What you need to know
- Parallels today announced support for additional Chrome OS processors.
- Now, you can run Parallels on as many as 21 Chrome OS devices, including Chromebooks and Chromeboxes.
- The company also improved support for crucial apps such as Zoom and Webex.
Parallels Desktop for Chrome OS continues to improve, with a new rollout today including support for more processors and devices. The service now supports AMD Ryzen 5 and Ryzen 7 chips, which means even more new Chromebooks are supported. Alongside a selection of AMD devices, Parallels now supports 9 new Intel Chromebooks and Chromeboxes for a total of 12 new Chrome OS devices.
Here's the list of newly supported Chromebooks:
- HP Pro c645 Chromebook, AMD
- Lenovo ThinkPad C13 Yoga Chromebook, AMD
- Acer Chromebook Spin 514, AMD
- Acer Chromebook 714, Intel
- Acer Chromebook 715, Intel
- Acer Chromebox CXI4, Intel
- Dell Latitude 5300 2-in-1 Chromebook, Intel
- Dell Latitude 5400 Chromebook, Intel
- Dell Latitude 7410 Chromebook, Intel
- ASUS Chromebook Flip CM5, Intel
- ASUS Fanless Chromebox, Intel
- ASUS Chromebox 4, Intel
The company has also rebranded its offering as Parallels Desktop for Chrome OS from Parallels Desktop for Chromebook Enterprise as it now targets users in the education markets as well. Today's release also comes with camera and microphone redirection as well as USB support so students and workers can make use of apps like GoToMeeting and use Flash Drives and Smart Cards when in the Windows environment. The company also highlighted advanced Zoom features that could only be found in the Windows desktop app as another app that would benefit from this release.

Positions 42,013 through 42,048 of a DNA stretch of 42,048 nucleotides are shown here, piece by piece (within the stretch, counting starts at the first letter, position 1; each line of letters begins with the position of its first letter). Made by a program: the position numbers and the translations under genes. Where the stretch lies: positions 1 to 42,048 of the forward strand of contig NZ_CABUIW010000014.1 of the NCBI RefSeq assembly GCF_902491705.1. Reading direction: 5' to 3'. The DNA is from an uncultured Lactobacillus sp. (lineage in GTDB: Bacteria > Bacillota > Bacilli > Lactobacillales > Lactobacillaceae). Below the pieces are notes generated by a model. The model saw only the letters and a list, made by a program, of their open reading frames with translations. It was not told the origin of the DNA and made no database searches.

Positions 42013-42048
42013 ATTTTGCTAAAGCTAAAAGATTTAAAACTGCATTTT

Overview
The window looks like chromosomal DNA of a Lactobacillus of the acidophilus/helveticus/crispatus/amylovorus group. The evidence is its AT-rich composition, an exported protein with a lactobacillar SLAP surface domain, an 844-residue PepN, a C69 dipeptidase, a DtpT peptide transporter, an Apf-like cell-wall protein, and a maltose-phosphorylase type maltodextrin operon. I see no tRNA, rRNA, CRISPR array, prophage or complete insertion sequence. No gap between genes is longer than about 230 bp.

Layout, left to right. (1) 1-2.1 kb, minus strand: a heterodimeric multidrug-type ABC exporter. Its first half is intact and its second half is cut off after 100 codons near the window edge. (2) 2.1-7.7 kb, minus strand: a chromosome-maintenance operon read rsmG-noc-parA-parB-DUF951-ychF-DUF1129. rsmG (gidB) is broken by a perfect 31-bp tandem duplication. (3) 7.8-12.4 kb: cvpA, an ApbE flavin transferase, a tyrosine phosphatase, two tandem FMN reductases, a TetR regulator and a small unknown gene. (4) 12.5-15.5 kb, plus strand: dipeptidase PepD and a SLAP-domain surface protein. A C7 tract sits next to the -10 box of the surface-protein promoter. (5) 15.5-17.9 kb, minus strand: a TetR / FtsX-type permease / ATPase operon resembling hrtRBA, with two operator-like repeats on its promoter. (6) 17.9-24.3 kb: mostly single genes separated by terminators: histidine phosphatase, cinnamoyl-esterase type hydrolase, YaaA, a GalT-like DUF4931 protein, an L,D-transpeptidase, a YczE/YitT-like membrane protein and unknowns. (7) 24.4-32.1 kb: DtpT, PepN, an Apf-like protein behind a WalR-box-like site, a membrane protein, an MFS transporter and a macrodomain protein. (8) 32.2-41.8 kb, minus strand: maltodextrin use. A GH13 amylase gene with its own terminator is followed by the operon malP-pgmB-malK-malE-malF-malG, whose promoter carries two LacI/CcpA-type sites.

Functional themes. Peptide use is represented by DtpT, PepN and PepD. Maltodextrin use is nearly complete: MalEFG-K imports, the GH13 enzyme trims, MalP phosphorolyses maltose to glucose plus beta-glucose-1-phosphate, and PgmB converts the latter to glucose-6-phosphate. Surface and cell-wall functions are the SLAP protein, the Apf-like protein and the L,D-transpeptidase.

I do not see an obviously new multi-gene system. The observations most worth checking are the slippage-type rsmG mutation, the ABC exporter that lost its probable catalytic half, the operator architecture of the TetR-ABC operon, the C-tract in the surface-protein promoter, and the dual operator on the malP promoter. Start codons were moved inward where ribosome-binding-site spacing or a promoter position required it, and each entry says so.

Shannon Kalvar, IDC Research Manager, said:
Chromebooks have made substantial market gains in recent years, especially in the education market, As they become more prevalent in the broader market, Chromebooks will increasingly need to offer the functionality and capabilities embedded in full-featured Windows applications, an ability most simply offered by application and desktop virtualization. This is especially true in the broader commercial market, where both legacy and new Windows applications enable a wide range of business activities.
Chromebooks went from an operating system that offered nothing but the web, to one with integration with Android apps, Linux apps, and now Windows apps. You don't need to use any of them on your Chromebook to get the best out of the operating system — the web is powerful enough already — they do offer flexibility and options, something any desktop operating system needs.
The Pixelbook Go may be aging, but it runs Windows, Android, and Linux apps. With an excellent design and a slick keyboard, it's still a powerful, well-built machine that has won praise since its release. The higher-end models may be a bit expensive, but buying one at its starting price will give you a good Chrome OS experience in any case.
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